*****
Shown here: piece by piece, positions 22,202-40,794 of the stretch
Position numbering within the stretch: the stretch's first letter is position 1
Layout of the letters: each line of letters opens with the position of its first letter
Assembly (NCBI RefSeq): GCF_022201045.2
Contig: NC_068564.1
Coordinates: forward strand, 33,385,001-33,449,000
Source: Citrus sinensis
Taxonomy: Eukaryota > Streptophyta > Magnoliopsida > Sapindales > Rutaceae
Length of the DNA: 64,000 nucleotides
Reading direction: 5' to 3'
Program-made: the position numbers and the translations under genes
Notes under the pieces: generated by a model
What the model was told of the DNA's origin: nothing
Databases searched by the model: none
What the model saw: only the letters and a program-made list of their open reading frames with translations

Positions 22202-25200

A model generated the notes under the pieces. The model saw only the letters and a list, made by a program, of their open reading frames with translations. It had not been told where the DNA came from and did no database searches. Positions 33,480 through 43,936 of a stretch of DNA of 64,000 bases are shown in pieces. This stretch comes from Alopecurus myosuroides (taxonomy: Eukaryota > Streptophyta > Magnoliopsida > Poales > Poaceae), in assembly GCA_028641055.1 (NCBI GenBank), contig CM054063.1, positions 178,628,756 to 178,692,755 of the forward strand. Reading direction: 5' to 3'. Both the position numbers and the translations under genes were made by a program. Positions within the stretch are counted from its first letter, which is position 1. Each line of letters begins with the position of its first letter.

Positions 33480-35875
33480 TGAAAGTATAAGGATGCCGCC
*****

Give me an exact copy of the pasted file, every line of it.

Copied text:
Shown here: piece by piece, positions 22,202-40,794 of the stretch
Position numbering within the stretch: the stretch's first letter is position 1
Layout of the letters: each line of letters opens with the position of its first letter
Assembly (NCBI RefSeq): GCF_022201045.2
Contig: NC_068564.1
Coordinates: forward strand, 33,385,001-33,449,000
Source: Citrus sinensis
Taxonomy: Eukaryota > Streptophyta > Magnoliopsida > Sapindales > Rutaceae
Length of the DNA: 64,000 nucleotides
Reading direction: 5' to 3'
Program-made: the position numbers and the translations under genes
Notes under the pieces: generated by a model
What the model was told of the DNA's origin: nothing
Databases searched by the model: none
What the model saw: only the letters and a program-made list of their open reading frames with translations

Positions 22202-25200

A model generated the notes under the pieces. The model saw only the letters and a list, made by a program, of their open reading frames with translations. It had not been told where the DNA came from and did no database searches. Positions 33,480 through 43,936 of a stretch of DNA of 64,000 bases are shown in pieces. This stretch comes from Alopecurus myosuroides (taxonomy: Eukaryota > Streptophyta > Magnoliopsida > Poales > Poaceae), in assembly GCA_028641055.1 (NCBI GenBank), contig CM054063.1, positions 178,628,756 to 178,692,755 of the forward strand. Reading direction: 5' to 3'. Both the position numbers and the translations under genes were made by a program. Positions within the stretch are counted from its first letter, which is position 1. Each line of letters begins with the position of its first letter.

Positions 33480-35875
33480 TGAAAGTATAAGGATGCCGCC